February 27, 2021

DealBook: SABMiller Goes Hostile in Pursuit of Foster’s

FostersTim Wimborne/Reuters Foster’s, the biggest Australian brewer, said SABMiller’s offer “significantly” undervalued the company.

7:48 a.m. | Updated LONDON — SABMiller, one of the world’s largest brewers, said on Wednesday that it would take its $10 billion bid for rival Foster’s Group directly to shareholders, two months after the board of the Australian beer maker rebuffed an initial offer.

The hostile play comes just days before Foster’s is set to report annual results, which are expected to be weaker than those of the previous year.

SABMiller, whose array of brands includes Peroni and Castle, has remained steadfast in pursuing a deal, despite the unwillingness Foster’s to hold discussions. In June, the Foster’s board rejected a bid for 4.90 Australian dollars ($5.16) a share in cash, calling it too low. The offer, which remains unchanged, would decrease with any dividend that Foster’s pays out in the future, SABMiller said.

Julian Chillingworth, chief investment officer at Rathbone Brothers, said the takeover bid would probably succeed. For one, no rival bidders have emerged since SABMiller’s initial proposal.

Foster’s has lost some of its bargaining power since then, too. In June, some analysts suggested that SABMiller, based in London, would have to increase its bid to as much as 5.40 dollars. But Foster’s share price has fallen along with global markets, briefly dipping below SABMiller’s offering price before righting itself in recent days. Shares in Foster’s closed on at 4.96 dollars on Wednesday.

“As long as they don’t overpay, it’s a sensible move,” said Mr. Chillingworth, whose firm owns shares of SABMiller. “It gives them the option to use Australia as a gateway to China.”

In the last decade, SABMiller has been an aggressive deal maker.

In 2002, South African Breweries acquired Miller from Philip Morris for $5.6 billion to create SABMiller. A few years later, SABMiller bought a majority stake in Bavaria, South America’s biggest beer company.

It has since filled out its portfolio with acquisitions and investment across the globe, matching businesses in fast-growing regions like China and Latin America with mature, cash-flow-rich areas like Europe and the United States.

It is a similar story across the industry. Amid rising commodity prices and other profit pressures, the largest players — Anheuser-Busch InBev, SABMiller, Heineken and Carlsberg — have been rapidly consolidating. The top four players now account for 50 percent of the global beer market, up from 20 percent in the late 1990s.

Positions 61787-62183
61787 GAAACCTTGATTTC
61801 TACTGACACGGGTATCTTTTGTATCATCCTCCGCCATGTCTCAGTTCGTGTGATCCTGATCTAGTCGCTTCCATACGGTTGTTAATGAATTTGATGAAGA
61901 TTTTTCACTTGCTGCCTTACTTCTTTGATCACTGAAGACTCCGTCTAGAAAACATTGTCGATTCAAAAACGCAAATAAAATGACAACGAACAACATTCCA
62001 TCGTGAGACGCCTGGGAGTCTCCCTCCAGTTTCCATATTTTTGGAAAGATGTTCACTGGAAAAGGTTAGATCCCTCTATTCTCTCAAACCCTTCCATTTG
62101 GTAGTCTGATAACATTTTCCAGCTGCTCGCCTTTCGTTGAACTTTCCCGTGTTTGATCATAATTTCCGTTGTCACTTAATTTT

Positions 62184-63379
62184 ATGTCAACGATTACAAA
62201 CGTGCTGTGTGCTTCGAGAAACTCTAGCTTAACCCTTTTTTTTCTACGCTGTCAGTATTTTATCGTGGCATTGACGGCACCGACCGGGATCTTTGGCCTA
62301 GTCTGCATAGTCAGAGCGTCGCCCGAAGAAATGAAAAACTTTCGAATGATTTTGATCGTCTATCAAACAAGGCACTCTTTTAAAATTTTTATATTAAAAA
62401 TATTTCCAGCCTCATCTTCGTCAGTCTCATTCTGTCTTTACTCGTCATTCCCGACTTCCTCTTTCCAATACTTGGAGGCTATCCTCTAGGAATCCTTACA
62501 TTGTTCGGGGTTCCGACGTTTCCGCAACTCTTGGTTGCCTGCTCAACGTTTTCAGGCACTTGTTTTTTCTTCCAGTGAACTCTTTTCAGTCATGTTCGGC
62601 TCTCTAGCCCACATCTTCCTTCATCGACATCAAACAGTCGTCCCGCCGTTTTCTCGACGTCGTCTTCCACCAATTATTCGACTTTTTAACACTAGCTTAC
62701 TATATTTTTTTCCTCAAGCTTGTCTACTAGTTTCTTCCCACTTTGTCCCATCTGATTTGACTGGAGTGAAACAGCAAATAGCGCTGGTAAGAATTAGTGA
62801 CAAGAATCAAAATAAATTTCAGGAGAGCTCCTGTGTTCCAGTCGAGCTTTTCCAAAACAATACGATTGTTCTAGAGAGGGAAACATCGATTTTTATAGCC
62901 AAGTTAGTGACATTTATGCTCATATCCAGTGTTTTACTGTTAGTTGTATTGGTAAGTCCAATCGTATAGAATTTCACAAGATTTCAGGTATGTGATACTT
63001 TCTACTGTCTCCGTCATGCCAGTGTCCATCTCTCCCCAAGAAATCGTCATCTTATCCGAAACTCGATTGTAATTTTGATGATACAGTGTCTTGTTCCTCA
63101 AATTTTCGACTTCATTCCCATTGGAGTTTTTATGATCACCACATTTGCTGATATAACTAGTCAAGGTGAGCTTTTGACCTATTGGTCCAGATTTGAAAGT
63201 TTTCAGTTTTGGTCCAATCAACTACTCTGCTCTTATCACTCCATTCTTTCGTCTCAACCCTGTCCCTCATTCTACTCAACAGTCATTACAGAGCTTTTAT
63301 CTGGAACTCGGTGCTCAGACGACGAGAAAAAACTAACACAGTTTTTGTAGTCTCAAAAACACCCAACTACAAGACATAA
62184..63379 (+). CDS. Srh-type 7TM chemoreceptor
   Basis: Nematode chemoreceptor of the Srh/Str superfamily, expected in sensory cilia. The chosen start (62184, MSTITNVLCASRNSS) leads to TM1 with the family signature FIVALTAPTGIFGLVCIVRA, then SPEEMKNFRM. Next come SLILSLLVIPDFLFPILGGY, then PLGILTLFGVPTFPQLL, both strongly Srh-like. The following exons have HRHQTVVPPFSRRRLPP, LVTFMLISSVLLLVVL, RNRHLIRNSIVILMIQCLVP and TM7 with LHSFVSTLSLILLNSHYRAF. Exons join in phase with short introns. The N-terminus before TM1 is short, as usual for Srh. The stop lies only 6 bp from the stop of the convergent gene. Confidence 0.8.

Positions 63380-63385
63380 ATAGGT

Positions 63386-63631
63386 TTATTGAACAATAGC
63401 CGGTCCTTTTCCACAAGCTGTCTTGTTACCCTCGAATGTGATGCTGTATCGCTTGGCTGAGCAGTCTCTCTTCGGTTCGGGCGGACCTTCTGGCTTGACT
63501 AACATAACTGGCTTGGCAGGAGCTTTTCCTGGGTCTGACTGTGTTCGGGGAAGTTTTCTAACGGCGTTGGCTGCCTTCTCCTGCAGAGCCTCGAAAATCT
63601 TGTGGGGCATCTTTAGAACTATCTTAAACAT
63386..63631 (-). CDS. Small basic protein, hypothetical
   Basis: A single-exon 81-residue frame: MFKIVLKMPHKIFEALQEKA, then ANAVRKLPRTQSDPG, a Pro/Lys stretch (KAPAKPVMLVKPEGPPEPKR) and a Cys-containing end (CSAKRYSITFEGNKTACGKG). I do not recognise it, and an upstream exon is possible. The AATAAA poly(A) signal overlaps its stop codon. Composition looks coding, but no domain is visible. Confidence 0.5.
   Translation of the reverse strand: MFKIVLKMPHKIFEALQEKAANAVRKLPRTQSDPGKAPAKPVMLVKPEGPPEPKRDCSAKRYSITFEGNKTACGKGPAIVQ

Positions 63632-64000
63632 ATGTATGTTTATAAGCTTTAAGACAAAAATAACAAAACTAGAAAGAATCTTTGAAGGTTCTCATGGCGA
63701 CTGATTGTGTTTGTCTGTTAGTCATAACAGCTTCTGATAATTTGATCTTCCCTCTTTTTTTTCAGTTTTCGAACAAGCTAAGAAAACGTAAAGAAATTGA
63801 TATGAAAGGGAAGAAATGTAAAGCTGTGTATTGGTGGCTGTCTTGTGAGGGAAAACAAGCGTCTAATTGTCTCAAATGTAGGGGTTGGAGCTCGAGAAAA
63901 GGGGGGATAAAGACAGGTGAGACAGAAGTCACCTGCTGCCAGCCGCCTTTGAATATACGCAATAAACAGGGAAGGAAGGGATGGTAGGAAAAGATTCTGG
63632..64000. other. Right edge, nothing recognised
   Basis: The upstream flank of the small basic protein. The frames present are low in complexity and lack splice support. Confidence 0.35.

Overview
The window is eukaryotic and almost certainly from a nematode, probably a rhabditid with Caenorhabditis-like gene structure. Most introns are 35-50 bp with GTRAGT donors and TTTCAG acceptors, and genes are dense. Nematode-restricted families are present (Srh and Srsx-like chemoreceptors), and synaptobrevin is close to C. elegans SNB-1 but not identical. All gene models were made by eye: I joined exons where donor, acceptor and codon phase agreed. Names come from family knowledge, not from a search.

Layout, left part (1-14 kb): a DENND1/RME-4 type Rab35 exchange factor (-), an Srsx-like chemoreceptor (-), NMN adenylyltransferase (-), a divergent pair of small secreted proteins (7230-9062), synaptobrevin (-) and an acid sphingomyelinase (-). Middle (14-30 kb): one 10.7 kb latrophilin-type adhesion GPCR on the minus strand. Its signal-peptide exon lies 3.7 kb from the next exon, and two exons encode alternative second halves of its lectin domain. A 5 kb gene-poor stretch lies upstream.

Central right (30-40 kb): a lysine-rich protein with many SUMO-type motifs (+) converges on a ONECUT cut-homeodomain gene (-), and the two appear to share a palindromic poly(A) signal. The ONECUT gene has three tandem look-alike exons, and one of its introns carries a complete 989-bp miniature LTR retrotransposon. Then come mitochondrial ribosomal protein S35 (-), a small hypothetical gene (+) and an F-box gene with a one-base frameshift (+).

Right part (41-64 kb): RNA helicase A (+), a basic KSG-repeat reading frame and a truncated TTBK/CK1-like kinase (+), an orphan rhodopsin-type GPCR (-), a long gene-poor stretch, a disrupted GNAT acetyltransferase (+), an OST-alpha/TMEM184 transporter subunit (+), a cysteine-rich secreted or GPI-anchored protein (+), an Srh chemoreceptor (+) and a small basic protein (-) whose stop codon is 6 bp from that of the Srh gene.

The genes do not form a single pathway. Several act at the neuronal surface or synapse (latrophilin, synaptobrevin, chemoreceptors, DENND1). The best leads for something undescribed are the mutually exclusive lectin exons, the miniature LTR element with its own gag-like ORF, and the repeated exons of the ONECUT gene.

With an acquisition of Foster’s, SABMiller would gain control of a sizable portion of Australia’s beer industry. The Foster’s lineup includes 7 of the top 10 brands, including the No. 1 beer, Victoria Bitter. While Foster’s is losing market share in Australia, the brewer’s margins remain high relative to the global industry.

SABMiller has a history with Foster’s. In 2006, it purchased the Foster’s business in India. Miller Brewing, the company’s American subsidiary, also has an agreement to brew certain brands in the United States, including Foster’s Lager and Special Bitter.

Now, SABMiller will need to convince shareholders that a broader deal makes sense.

Foster’s owners include a combination of domestic investors like Commonwealth Bank of Australia and National Bank of Australia as well as global money managers including Deutsche Bank. There is some overlap between the shareholder bases of the two companies. For example, BlackRock has a significant stake in both brewers, according to Bloomberg data.

Regulators, too, may need some reassurances, Mr. Chillingworth of Rathbone Brothers said, especially if they consider the Foster’s brand a point of Australian pride.

The national government has previously intervened in takeovers by foreign companies. In April, Australian authorities rejected a bid by the Singapore Exchange for the stock exchange operator ASX, saying the deal was not in the nation’s interest.

A spokesman for Foster’s was not immediately available for comment.

SABMiller is being advised by JPMorgan Chase, Moelis Company, the Royal Bank of Scotland and Morgan Stanley. Legal advice is being provided by Allen Overy and Hogan Lovells International. To finance the deal, SABMiller said it would rely on existing resources and new debt committed by several financial institutions.

Article source: http://dealbook.nytimes.com/2011/08/17/sabmiller-goes-hostile-in-pursuit-of-fosters/?partner=rss&emc=rss

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